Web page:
Tips: The planning that can make your holiday truly memorable

As overseas holidays become more commonplace, it’s easy to ignore the detailed planning that can make your trip truly memorable. Here’s a few things to consider when planning your next trip:

Holidays are a journey, not just a destination
You can start your journey in style by thinking about your choice of transport. The fastest, cheapest and most direct route is not always the most enjoyable. A flight from London to Brussels may take a fraction over an hour, but why fly when the Eurostar provides such a relaxing experience? You save time by avoiding airport check-ins, and you have more scenery to enjoy along the way.

Similarly, a holiday in the south of France can begin with an entire mini-adventure before you even arrive if you opt for a ferry ride and a laid back drive through the French landscape instead of a direct flight.

Choosing the best airport to fly into
Low cost carriers, especially Ryanair, keep their costs down by flying to what are known as “secondary airports”. These can often be a long way outside the city they claim to serve, meaning you will need to take a coach, a train, or hire a car in order to get to your destination.

By contrast, easyJet tends to fly to more “primary airports”, which are usually much closer to the city they claim to be in, meaning that although you might pay more to fly to that airport, you will almost certainly then pay less to get from the airport to your accommodation.

Of course, sometimes a secondary airport will be closer to your hotel, so take a quick look on Google Maps and find exactly where you are staying, and then see which airport is closest for you.

Plan for events, they can make or break your trip
Keep in mind that no place stands still all year round. Many of Europe’s most popular destinations offer all kinds of festivals, carnivals and special events. Consider how these might affect your own, personal plans, from increased costs, to unexpected crowds.

Equally, it is worth investigating the local monuments, historical sites, and museums before you venture off. Whether you have chosen a city break or a rural retreat, most people like to take in one or more of the famous attractions when they are visiting a new country. Just as in the UK, the admission fees for these locations can vary from place to place, or at different times of the year.

Over 60s should also look for places offering free entry to their age group – because even on holiday the discount factor can sometimes be all it takes to choose between one destination and another!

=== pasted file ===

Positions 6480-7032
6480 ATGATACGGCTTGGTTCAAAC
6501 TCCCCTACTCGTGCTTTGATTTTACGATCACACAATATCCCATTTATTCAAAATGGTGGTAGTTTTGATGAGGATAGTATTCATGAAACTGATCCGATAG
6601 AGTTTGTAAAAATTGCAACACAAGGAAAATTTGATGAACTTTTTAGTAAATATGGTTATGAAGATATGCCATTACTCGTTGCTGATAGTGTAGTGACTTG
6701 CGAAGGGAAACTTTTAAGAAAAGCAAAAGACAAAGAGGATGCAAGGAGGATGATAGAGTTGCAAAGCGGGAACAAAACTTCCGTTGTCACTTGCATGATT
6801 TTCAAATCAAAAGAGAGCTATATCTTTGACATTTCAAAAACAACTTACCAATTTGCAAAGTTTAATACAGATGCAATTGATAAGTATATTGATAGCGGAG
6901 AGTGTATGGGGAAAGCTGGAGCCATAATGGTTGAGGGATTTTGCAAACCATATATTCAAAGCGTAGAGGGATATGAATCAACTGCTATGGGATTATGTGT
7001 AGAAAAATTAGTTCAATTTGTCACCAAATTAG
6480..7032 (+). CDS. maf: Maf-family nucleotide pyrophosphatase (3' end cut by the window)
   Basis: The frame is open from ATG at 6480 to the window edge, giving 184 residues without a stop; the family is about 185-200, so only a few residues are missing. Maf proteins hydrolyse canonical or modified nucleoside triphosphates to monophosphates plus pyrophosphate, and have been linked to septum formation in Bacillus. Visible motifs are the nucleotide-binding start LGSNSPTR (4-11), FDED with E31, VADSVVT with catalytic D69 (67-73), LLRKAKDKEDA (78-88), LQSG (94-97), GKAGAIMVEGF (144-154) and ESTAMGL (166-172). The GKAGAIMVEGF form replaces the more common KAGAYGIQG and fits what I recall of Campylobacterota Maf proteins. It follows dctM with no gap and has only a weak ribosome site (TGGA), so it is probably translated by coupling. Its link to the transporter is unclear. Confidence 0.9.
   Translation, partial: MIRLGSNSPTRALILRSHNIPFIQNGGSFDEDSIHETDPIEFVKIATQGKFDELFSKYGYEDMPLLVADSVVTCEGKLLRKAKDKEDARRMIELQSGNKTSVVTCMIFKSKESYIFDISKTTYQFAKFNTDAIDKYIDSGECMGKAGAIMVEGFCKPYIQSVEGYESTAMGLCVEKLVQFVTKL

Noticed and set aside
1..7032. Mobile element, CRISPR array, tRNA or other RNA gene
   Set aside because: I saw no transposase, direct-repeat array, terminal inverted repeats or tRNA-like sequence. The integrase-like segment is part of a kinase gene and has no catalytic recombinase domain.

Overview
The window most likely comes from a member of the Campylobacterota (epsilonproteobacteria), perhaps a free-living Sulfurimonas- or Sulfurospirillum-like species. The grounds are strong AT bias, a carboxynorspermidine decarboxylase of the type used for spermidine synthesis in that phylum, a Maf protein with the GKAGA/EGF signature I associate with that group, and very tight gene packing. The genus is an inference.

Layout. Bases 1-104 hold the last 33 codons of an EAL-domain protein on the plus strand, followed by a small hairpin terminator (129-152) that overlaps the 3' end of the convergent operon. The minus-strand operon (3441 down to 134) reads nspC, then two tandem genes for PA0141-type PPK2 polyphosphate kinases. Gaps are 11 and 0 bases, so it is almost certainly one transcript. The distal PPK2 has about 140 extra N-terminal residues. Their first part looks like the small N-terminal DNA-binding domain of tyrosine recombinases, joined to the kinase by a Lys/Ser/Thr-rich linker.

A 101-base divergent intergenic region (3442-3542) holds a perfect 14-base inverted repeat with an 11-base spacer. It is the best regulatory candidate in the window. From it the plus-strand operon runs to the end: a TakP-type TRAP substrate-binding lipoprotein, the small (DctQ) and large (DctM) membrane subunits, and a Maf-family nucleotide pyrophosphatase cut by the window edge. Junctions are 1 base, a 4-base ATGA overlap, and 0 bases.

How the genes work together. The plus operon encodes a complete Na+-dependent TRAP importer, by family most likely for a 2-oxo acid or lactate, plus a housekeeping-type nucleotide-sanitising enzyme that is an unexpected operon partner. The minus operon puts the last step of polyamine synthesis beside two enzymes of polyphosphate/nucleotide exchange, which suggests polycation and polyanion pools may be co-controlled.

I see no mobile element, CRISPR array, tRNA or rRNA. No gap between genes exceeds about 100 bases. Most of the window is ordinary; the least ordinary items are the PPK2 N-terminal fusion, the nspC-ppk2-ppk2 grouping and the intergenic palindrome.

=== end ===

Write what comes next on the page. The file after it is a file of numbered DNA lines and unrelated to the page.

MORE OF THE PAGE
“Cheap” deals aren’t always the cheapest
When you book flights, remember that a lower up-front fee can often equate to much higher total costs, should you require any additional services. Budget airlines make their money on the “extras” – from food and seat selection to baggage allowances or accommodating any special health and dietary requirements.

If you think you may have to ask for extra services during your journey, maybe consider paying a little bit more to begin with, to avoid the hidden charges later on.

Price comparison sites can be misleading in this regard so don’t just choose the “cheapest” price, dig a bit deeper and consider national carriers such as British Airways, or Air France KLM, as well as the low cost carriers such as easyJet.

The best way to get the overall price, including all extras, taxes, etc, is to do a booking on each provider’s website and go all the way through until the last point where it asks you to pay. Then you will see the final, total price. When you’ve added everything up, you might get a surprise as to who is actually cheapest for you!

Stay Safe: check the government advice web site
Above all, stay safe. Research the local culture and how social and personal opinions may be different from one country to the next.

Within Europe these considerations can be as mundane as dress codes in public places such as bars and restaurants, or as important as your legal rights and medical entitlements.

There are also local customs as to how one is expected to behave. A good guide book will fill you in on the details, so it’s worth spending a few pounds to make sure you don’t get yourself into trouble!

The UK Government maintains a Foreign Travel Advice page which covers 225 countries, giving you details on safety and security, any terrorism advisories, local laws and customs, natural disasters, money, etc. Their advice changes from time to time as the political landscape changes, so it’s worth checking it just before you travel.

Keep in mind that health care is provided and funded differently in most European countries. Stay protected with EHICPlus traveller’s insurance and always keep your European Health Insurance Card (EHIC) with you as you go.

Keep these tips in mind, and you are sure to have a fantastic time!

Lisbon: The most complete city break of them all

It is difficult to imagine a better place than Lisbon for an autumn break. Blessed with temperatures touching 20C (68F), even in October and November, you can choose between spending a day on the beach or strolling around the city’s ancient streets.